Wealth Inequality Surpasses Income Equality Considerably
By Abigail HillerPublished November 9, 2014By Abby Hiller, 11/9/14
What are the different kinds of inequality?
"It is no secret that the past few decades of widening inequality can be summed up as significant income and wealth gains for those at the very top and stagnant living standards for the majority. I think it is appropriate to ask whether this trend is compatible with values rooted in our nation's history, among them the high value Americans have traditionally placed on equality of opportunity."
These are the words of Federal Reserve Chair Janet Yellen at a speech last week on inequality. They speak to the popularity and pervasiveness of inequality today in America. Income inequality measures the disparity in earnings between all Americans, while wealth inequality measures differences in assets, such as homes, investments, and automobiles. While the two are similar in implication, wealth inequality is in fact much greater in severity than income inequality.
How do they differ?
Research Director and Economist Christopher Waller and Senior Research Associate Lowell Ricketts calculated the ratio of the median income of the top ten percent to that the bottom ten percent, yielding a ratio of 21. When the same operation was performed on wealth inequality, dividing the median net worth of the top ten percent by that of the bottom ten yields a ratio of 385.
In looking at wealth inequality, it is useful to not only use the income distribution but also the net worth distribution. When this is done, the difference between income inequality and wealth inequality was even more dramatic. In this measure, the bottom 30 percent of the wealth distribution was used, since the median net worth of the bottom 20 percent is negative, due to their debt. The ratio of the median net worth of the top ten percent to the median net worth of the bottom 20 percent is 2,714.
This extreme wealth inequality is the greatest it has been since 1929, when the country faced the Great Depression. Many economist accredit the return of wealth inequality exclusively to gains to the top 0.1 percent. This group is made up of about 160,000 individuals, with net assets exceeding $20 million in 2012. Total household wealth possessed by this group has increased from 7 percent in 1979 to 22 percent in 2012.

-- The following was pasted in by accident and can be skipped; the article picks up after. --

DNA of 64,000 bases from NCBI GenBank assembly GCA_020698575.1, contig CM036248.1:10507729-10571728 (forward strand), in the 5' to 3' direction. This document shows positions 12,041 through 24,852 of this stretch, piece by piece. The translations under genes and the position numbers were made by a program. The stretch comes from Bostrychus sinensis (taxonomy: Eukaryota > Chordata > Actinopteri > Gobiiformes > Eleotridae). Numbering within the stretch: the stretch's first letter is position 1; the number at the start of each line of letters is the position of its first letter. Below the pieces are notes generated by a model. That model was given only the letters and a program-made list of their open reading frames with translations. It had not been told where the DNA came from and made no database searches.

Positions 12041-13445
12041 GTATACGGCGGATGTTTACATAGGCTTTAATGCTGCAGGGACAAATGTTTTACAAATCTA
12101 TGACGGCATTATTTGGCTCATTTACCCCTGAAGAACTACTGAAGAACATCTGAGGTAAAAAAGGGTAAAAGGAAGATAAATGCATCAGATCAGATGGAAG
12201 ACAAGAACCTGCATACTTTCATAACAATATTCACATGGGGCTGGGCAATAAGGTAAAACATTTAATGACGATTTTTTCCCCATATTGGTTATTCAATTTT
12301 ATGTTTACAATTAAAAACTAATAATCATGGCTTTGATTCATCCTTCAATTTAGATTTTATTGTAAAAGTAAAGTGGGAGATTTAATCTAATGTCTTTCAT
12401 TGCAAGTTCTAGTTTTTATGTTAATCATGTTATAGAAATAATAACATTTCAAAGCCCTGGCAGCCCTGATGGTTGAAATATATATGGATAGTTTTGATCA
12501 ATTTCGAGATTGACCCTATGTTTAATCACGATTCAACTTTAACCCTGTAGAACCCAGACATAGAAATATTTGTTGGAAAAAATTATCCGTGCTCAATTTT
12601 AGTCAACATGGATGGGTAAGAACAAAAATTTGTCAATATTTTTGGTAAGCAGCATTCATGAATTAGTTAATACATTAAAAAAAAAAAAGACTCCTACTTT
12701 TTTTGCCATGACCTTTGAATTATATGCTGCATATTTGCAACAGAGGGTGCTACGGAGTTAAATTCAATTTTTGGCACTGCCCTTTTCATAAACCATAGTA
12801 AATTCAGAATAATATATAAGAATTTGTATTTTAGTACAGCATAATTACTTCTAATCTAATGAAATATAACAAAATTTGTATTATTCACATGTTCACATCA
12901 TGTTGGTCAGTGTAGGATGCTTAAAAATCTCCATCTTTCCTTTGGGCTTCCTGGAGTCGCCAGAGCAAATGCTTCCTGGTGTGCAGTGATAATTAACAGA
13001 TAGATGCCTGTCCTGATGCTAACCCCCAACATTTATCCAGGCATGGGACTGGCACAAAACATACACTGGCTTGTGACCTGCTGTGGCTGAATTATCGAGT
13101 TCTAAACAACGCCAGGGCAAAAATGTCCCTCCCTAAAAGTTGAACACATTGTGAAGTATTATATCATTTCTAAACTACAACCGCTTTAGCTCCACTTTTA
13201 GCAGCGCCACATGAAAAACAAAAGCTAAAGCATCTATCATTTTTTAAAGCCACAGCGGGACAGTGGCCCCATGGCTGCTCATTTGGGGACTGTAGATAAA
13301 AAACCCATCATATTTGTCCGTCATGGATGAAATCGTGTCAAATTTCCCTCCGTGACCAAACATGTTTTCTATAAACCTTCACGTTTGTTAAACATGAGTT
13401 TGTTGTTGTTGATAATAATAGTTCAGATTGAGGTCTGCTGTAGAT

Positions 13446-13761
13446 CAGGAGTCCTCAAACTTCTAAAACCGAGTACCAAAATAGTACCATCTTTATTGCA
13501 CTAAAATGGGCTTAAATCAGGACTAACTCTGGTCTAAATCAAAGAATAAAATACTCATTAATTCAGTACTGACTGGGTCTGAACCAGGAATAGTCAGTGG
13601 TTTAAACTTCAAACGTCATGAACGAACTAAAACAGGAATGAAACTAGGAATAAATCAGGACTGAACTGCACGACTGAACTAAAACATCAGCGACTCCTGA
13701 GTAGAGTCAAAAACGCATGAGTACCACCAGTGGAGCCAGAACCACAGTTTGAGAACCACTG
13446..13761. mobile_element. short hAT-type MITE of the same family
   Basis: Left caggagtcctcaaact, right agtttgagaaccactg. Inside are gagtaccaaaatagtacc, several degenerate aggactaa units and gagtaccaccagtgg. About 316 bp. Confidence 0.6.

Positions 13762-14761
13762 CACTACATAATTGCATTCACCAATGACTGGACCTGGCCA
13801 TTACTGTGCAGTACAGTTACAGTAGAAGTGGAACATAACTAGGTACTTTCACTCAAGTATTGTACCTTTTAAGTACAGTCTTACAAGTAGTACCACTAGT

Why do they differ?
This discrepancy is largely due to the compounding-nature of wealth. Even when one starts out with a minimal wealth advantage, due to compounding it will build on itself and grow to exceed that of individuals with less by relatively more and more. This is cited as a reason for why the "super-rich" are getting ahead by bounds and leaps, and the "rich" are not.
Job positions such as lawyers and doctors have to spend relatively more of their income to sustain their lifestyle than a position such as hedge fund manager or Fortune 500 CEO. These more middle-class individuals are shown to spend a higher percentage of their income on things such as transportation, utilities, healthcare, and food. This is likely due to the fact that their actual spending in these departments is similar to upper-class members, but since their income is lower, it makes up a higher proportion of their income.
In their work on wealth inequality, Emmanuel Saez and Gabriel Zucman of the National Bureau of Economic Research discuss how middle and low income workers do not bring in enough money to live, let alone save. Thus, they are burdened by debt. The opposite is true for the rich, who bring in more than enough to live, and thus have extra money to save.This creates what they call a "self-perpetuating cycle of wealth on the top and debt on the bottom."
This vicious cycle needs to be interfered with and stopped through the use of policy. Acknowledging the broad difference between wealth inequality and income inequality is important, as policies aimed at lessening inequality must take this discrepancy into consideration.